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Tag Archives: Michael J. Berens

Tariffs weigh on housing market

Michael J. Berens

Wednesday, July 25, 2018

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Tariffs weigh on housing market

Present and future U.S. tariffs on imported goods are taking their toll on the housing market as both builders and would-be buyers worry about rising costs and the likelihood that economic growth will begin to slow next year. The impact can be seen in market indicators for June, which fell across the board.

Dragged down by rising materials and labor costs, especially the soaring cost of lumber due to increased tariffs on frame lumber from Canada, the rate of new home construction (in units) dropped 12.3 percent in June compared to May, a nine-month low, and is now 4.2 percent below the same time last year.

Single-family starts dropped by 9.1 percent. That trend likely will continue, as requests for permits declined to their lowest level of the year, 2.2 percent below May’s figure and 3 percent from a year ago. Completions remained flat, putting additional pressure on already tight inventories.

Dodge Data & Analytics reports a 4 percent growth (in dollar volume) in residential construction in June. Single-family construction grew by 2 percent, and is up 5 percent compared to a year ago, with the strongest activity occurring in the South.

According to Michael Neal, senior economist for the National Association of Home Builders, “The concern over material costs, especially lumber, is making it more difficult to build homes at competitive price points, particularly for newcomers entering the housing market.” The NAHB’s Housing Market Index, which measures builder confidence, remained unchanged in July, in part because of concerns that higher costs will price homes out of the reach of most prospective homebuyers.

Total increased cost of goods for residential construction is up 5.4 percent since the beginning of the year, with lumber leading the way. Lumber prices have skyrocketed as high as 20 percent higher, depending on the type and source of the lumber and the size of the house.

Those higher prices put a crimp in June new home sales (in units), which fell 5.3 percent, more than twice what industry experts had expected. Sales are still up 2.4 percent over last year, however. Prices fell for a second month, perhaps an indication of market pressures, but are still well above what most prospective buyers can afford. The media price of a new home came in at $302,100, and the average price was $363,300.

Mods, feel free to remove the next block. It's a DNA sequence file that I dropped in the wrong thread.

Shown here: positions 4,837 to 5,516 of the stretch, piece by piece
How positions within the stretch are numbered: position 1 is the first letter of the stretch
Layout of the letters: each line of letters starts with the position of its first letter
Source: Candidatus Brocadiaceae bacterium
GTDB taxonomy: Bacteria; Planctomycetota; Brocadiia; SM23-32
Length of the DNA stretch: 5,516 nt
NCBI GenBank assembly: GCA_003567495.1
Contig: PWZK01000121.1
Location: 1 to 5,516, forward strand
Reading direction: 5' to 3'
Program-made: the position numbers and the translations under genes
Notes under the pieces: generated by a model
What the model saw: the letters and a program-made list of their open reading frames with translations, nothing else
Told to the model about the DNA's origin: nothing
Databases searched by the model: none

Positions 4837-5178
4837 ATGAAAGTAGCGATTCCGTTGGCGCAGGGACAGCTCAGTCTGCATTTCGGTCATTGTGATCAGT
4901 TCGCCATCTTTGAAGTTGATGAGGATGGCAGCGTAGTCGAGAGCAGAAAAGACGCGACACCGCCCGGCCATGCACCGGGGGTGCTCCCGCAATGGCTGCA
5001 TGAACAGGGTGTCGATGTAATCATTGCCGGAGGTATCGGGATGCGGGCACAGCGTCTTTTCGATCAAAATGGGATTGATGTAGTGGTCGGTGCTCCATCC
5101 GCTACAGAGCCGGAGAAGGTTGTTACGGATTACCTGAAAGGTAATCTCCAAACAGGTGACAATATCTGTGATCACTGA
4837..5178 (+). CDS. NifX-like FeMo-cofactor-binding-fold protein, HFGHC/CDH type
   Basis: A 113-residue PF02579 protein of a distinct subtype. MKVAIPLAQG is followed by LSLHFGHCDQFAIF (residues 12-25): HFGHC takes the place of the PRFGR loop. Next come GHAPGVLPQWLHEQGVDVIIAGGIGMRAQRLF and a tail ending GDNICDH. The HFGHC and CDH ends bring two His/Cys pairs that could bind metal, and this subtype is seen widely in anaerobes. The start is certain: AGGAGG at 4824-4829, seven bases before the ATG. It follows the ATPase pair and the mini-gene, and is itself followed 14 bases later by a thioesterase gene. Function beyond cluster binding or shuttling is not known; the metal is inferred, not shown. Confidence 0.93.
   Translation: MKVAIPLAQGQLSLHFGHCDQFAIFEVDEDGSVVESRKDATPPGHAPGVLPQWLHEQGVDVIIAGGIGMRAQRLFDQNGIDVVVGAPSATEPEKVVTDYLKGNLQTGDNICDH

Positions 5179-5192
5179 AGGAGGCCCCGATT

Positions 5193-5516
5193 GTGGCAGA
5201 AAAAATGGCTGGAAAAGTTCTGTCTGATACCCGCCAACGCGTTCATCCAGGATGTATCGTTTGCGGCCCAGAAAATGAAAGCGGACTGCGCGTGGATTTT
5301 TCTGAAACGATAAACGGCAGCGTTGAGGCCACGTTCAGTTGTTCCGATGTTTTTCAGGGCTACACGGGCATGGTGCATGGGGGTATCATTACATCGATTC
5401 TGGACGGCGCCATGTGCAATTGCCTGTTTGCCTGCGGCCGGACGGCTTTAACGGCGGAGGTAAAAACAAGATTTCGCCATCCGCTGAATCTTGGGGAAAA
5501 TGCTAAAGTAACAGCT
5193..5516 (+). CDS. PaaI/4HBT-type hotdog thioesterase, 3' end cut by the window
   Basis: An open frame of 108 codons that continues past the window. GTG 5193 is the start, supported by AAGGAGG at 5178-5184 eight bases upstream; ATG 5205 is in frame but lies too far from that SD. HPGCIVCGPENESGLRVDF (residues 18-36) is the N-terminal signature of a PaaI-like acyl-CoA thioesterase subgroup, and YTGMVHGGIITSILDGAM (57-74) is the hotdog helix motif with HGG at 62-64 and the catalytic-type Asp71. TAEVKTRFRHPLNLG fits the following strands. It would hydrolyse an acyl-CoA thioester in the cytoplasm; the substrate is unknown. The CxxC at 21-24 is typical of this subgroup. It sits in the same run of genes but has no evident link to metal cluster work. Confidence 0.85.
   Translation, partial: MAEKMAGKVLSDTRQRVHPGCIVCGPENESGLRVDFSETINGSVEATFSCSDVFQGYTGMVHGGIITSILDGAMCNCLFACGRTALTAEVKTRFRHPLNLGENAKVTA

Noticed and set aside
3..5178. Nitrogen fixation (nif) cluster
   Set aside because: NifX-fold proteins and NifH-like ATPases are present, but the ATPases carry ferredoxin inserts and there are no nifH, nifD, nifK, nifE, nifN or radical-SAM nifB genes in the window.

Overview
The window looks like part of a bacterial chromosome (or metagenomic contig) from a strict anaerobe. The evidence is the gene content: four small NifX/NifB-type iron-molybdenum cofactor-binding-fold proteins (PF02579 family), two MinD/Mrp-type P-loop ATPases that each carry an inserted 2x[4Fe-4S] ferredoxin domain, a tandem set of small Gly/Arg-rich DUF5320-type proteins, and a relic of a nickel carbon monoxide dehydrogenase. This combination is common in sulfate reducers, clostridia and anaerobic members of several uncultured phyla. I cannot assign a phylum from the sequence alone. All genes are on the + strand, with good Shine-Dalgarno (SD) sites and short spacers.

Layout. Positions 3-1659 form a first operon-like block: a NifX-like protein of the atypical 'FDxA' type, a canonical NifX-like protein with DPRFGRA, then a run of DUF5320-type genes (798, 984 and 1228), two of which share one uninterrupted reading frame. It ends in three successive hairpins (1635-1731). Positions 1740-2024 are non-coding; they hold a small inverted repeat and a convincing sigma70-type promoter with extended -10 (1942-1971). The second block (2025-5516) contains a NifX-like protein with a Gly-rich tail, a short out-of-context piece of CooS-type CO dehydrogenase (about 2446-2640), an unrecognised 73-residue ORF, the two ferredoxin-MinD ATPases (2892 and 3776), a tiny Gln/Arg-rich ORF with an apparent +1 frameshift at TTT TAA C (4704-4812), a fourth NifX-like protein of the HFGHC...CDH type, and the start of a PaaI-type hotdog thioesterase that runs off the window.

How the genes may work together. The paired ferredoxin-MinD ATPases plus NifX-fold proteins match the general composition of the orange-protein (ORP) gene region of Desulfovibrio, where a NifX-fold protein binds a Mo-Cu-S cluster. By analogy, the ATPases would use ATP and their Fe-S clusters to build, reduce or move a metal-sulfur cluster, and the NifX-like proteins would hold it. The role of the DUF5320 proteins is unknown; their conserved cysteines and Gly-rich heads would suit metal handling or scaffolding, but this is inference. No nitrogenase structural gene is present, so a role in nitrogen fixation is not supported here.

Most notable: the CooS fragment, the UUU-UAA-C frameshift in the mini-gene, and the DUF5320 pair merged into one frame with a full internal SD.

Builders are not the only ones worried about the effects of tariffs.

The University of Michigan’s Surveys of Consumers at early July showed “negative concerns about the impact of tariffs have recently accelerated, rising from 15% in May, to 21% in June, and 38% in July,” states the Survey’s chief economist, Richard Curtin. In particular, consumers, especially more affluent consumers, are concerned about the possible negative impact tariffs could have on economic growth in the near future and on inflation.

These bread-and-butter concerns are causing some hesitancy on the part of potential homebuyers. Fannie Mae’s Home Purchase Sentiment Index for June slid 1.6 points in June, following two months of gains, including an all-time high in May.

Rising home prices and mortgages are among the reasons. And while participants indicate that on the whole they are optimistic about the economy and their personal finances, more of them in June expressed concerns that they could lose their job and that their incomes were not higher than they were a year ago. Tariffs and threats of more tariffs to come are contributing to those dimmer outlooks.

Even with these concerns, demand for housing remains high. Tight inventories and rising prices, however, continue to shut many prospective buyers of existing homes out of the market.

Sales of existing homes declined for the third straight month, although by less than 1 percent. Sales are now down 2.2 percent from the same time last year, while the median price of a home hit a new all-time high ($276,900), up more than 5 percent from a year ago. Sales of single-family homes dropped by the same 0.6 percent and the median price ($279,300) rose by the same 5.2 percent.